A major dam project threatens a way of life

Cyril Christo and Marie Wilkinson

“There, out there, the aliens were building a dam across the holiest spot on Earth. They were going to flood the sacred gorge of Kariba and drown the ancient graves of the Holy Ones under many feet of water. The whole thing was a sacrilege that must not be allowed to pass unpunished. It was a deliberate challenge to a war of extermination hurled in the teeth of every Black Man by those who lived in Salisbury.”

                                        Vusamazulu Credo Mutwa

Over the last generation the World Bank has slated $75 billion dollars for 500 dams in almost 100 countries. Like the Three Gorges Dam in China that displaced several million people, the Grand Coulee Dam in Washington state and the Grand Inga in the Congo are behemoths of environmental degradation. As is the dam that just broke sending catastrophic flooding of toxic waters over Midland, Mich. They are also disasters for local peoples who once thought of rural electrification and localized energy as the answer, and whose lives have now been completely subverted by the giantism of dams.

Years ago, we visited northern Namibia near the Kunene River on the border with Angola. Twenty years ago, we heard of plans to build a megadam 535 feet tall at a cost of $500 million. It was put on hold in 2015. Recently, a new project at Epupa and at Baynes on the lower Kunene River threatens the Ova-Himba, one of the most isolated semi-nomadic tribes in all of Africa who are very vocal in their opposition to the dam and who have, of course, not been consulted. International Rivers, a group in California, believes there are legal measures that can protect the river and keep the people from having to be resettled.

A generation ago, we flew over massive dry river beds, a fantastic swarm of veins encrusted in a sandy landscape extending in every direction in a vast desert, which is the world’s oldest. An extraordinary Dantesque landscape unfolds as sporadic wooden huts spot the dry, almost purgatorial landscape. The sands are a haunting orange and yellow, and the mountains are encased in hundred-kilometer valleys that appear shorn of life except for hardy xeric plants that can withstand the heat.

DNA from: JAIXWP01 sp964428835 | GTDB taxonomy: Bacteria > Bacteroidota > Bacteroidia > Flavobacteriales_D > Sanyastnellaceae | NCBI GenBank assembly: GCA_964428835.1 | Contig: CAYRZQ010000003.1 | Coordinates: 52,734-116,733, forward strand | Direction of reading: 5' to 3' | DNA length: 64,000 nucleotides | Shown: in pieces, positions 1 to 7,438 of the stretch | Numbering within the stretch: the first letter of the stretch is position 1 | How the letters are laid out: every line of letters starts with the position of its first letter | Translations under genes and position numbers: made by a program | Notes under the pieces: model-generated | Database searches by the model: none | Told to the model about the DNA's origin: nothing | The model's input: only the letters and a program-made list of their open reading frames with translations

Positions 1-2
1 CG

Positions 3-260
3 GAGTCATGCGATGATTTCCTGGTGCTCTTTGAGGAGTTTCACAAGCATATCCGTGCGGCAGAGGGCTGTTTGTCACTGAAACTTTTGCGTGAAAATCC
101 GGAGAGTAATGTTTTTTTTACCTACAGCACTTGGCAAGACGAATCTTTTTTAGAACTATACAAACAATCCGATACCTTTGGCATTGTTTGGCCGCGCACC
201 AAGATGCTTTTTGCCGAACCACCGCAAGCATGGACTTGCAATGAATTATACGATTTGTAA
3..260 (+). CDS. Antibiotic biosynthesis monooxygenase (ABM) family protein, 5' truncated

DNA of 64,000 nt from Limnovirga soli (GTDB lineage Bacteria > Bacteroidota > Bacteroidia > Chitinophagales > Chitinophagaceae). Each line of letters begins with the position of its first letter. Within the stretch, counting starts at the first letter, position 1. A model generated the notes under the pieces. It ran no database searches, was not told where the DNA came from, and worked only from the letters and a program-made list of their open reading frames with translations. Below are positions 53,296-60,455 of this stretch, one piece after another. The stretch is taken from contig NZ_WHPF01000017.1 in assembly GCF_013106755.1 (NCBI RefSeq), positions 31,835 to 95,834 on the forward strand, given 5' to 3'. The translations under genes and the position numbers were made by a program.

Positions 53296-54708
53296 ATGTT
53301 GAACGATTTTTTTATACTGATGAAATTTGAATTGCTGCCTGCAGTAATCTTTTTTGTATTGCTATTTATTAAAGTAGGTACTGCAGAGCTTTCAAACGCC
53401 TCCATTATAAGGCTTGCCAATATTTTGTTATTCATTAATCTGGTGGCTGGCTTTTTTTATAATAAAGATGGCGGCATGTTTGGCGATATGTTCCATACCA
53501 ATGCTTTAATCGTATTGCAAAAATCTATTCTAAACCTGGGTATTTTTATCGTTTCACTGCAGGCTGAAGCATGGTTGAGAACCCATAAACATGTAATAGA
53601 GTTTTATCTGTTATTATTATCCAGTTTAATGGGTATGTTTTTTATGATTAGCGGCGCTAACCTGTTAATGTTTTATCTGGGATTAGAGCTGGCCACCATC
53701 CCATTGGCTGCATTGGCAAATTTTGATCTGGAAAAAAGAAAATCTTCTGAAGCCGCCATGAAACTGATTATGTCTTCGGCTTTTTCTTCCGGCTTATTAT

We were met by a guide, Koos, a former soldier from South Africa who has seen many battles all over southern Africa. He who was doing all he could so the Himba, the Red People — so called because of the red ochre with which they cover their bodies — could maintain their way of life. His dream was to see the once plentiful gazelle and zebra and springbok herds return. Watching a mother from a village in the Marienfluss Valley churning milk in her gourd, which she does for hours on end, was to witness a millennia-old pact with the Earth. Cows graze in the morning and return at sunset. The tempo of the land is slow, the human equivalent of geologic time. The language resonates with the expression of a people bound to the song of the land. In Himba, watwarajinja means a person who takes a story from one to another. Maenjinijeko means, if you are alone anybody can come talk to you.

The potential ravages of a dam would wash away the irreplaceable roots to the Earth the Himba are struggling to hold on to, as are tribes all over the planet. In Himba, the word for year also means rain, which when it falls is god given. In counterdistinction to the rains, is the holy fire which is an embodiment of the ancestors. Some tend to the fire and if people leave the community and the practice of tending to it, they may become ill. When they return to the holy fire, they get healthy again. There is something inexplicable about the flame which quells the fear of darkness and the cold. 

Photo credit: Cyril Christo and Marie Wilkinson